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Microsoft says it took punitive action against 5 million Xbox accounts in 2022

Microsoft has spent the first half of 2022 eliminating millions of automated Xbox accounts.

Justin Carter, Contributing Editor

November 14, 2022

2 Min Read
Logo for Microsoft's Xbox console.

Microsoft has released a Digital Transparency Report in an effort to show the steps being taken to create a safe community for Xbox players. And one of the key highlights from that report is that the Xbox team has taken punitive action against 4.78 million accounts between the period of January 1-June 30, 2022.

Player toxicity has become a larger focus amongst game developers and publishers this year. Developers have taken stronger public stances to condemn toxic members in their respective communities, and some have even gone so far as to implement gameplay measures to discourage disruptive behavior.

In its report, Microsoft defined its actions as "enforcements," which range from removing the offensive content or suspending an account shutting that account down completely and removing said content.

Of the accounts enforced, it continued, 4.33 million were brought about by activities like cheating or making inauthentic bot accounts. By comparison, other activities said to "ultimately create an unlevel playing field for our players or detract from their experiences," such as adult sexual content (199,000) or fraud (87,000) were incredibly low.

During that six-month period, cheating and inauthentic accounts took up 57 percent of overall enforcements.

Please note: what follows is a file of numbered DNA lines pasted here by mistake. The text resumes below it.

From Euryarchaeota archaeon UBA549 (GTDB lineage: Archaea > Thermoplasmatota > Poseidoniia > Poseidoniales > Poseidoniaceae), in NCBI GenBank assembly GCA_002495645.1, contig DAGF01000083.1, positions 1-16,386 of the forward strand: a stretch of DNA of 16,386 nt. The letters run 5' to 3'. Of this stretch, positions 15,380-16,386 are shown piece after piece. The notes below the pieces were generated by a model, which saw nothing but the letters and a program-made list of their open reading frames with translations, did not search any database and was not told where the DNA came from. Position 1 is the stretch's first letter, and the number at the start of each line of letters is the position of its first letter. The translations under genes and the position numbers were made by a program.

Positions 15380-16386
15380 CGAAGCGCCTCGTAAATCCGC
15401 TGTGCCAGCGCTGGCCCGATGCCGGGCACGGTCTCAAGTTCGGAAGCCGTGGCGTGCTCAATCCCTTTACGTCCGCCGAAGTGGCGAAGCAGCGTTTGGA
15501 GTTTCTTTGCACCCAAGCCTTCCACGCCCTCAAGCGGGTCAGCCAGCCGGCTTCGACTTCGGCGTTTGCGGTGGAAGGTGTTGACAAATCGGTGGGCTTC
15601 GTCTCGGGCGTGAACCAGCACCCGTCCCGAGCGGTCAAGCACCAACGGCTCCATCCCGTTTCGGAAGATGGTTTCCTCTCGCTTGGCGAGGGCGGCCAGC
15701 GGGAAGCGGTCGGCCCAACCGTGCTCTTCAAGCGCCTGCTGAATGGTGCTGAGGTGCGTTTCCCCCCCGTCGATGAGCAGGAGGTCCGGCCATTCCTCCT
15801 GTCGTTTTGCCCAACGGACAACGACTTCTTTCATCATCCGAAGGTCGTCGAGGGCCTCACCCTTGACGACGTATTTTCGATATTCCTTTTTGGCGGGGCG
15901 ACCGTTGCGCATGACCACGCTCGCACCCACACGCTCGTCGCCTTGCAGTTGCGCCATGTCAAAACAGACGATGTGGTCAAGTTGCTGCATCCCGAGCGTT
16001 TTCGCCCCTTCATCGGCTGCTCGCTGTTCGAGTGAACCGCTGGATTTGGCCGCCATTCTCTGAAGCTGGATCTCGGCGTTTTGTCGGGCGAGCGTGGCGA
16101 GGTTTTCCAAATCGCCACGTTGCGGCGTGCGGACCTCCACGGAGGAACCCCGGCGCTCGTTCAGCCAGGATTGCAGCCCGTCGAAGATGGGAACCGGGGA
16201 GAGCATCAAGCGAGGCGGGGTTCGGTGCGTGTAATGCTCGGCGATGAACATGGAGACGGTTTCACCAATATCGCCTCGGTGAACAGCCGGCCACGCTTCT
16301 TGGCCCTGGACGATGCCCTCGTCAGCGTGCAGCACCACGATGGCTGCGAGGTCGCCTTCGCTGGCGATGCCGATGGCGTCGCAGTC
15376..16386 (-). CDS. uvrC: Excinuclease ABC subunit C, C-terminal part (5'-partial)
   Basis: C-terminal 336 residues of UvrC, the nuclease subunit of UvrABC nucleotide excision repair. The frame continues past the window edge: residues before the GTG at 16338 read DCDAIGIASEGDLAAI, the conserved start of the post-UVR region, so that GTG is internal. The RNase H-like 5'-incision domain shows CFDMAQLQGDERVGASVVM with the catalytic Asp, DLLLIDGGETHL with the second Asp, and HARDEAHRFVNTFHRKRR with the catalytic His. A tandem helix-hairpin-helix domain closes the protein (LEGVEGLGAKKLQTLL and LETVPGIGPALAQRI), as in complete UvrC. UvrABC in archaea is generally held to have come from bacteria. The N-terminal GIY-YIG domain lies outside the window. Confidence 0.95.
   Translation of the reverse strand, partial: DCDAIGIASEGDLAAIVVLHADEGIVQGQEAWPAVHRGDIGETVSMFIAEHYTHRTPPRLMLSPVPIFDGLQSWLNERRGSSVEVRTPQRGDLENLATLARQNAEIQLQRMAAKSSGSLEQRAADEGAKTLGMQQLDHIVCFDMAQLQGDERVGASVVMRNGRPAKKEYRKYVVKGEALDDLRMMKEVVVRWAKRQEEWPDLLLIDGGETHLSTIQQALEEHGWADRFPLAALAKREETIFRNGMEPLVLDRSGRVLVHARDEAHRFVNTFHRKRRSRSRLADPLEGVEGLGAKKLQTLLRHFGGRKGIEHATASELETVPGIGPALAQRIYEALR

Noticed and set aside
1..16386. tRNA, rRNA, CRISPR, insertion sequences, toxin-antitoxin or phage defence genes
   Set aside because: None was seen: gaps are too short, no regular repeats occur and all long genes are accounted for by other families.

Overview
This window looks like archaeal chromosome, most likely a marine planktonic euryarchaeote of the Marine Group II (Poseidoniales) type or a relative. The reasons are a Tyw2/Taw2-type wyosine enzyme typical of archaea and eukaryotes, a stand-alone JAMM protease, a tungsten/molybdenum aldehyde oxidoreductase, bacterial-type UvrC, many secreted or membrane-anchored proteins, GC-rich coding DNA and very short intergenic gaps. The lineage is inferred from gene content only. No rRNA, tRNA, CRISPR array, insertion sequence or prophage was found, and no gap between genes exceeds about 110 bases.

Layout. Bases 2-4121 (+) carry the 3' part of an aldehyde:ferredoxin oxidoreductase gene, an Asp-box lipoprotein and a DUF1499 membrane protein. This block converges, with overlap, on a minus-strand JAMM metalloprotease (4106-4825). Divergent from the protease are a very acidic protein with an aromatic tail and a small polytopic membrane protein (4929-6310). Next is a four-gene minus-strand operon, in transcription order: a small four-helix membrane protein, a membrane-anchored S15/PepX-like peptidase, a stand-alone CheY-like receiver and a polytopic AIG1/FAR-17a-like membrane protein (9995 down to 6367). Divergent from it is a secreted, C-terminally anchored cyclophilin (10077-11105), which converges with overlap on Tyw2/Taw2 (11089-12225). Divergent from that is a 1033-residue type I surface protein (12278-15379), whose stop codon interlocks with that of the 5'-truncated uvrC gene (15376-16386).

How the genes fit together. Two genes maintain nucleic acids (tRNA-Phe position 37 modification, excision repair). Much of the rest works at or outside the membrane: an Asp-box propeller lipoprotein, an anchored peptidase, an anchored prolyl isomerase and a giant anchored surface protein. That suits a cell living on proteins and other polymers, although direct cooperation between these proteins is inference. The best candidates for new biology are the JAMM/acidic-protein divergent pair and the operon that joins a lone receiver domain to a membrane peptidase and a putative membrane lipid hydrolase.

For the six-month 2022 period, Microsoft had to suspend 4.5 million accounts.

In terms of reactive measures (read: actions made in response to player reports) during that same period, the Xbox team enforced 2.53 million players. 46 percent of that number was made up communications, such as a message or post left on an activity feed post. 

The end of Xbox's report shows that nearly 33.1 million players have been reported during the first half of 2022. Compared to 2021's similar six-month time of 52.05 million, it's a 36 percent decline. 

And looking further back, there were 45 percent fewer reported accounts compared to the amount reported between July 1-December 31, 2020.

Microsoft's first transparency report provides some insight into how its community moderation process for the social-heavy Xbox platform works. When future reports arrive every six months, some interesting statistics will emerge for those curious on how to foster a good community. 

About the Author(s)

Justin Carter

Contributing Editor, GameDeveloper.com

A Kansas City, MO native, Justin Carter has written for numerous sites including IGN, Polygon, and SyFy Wire. In addition to Game Developer, his writing can be found at io9 over on Gizmodo. Don't ask him about how much gum he's had, because the answer will be more than he's willing to admit.

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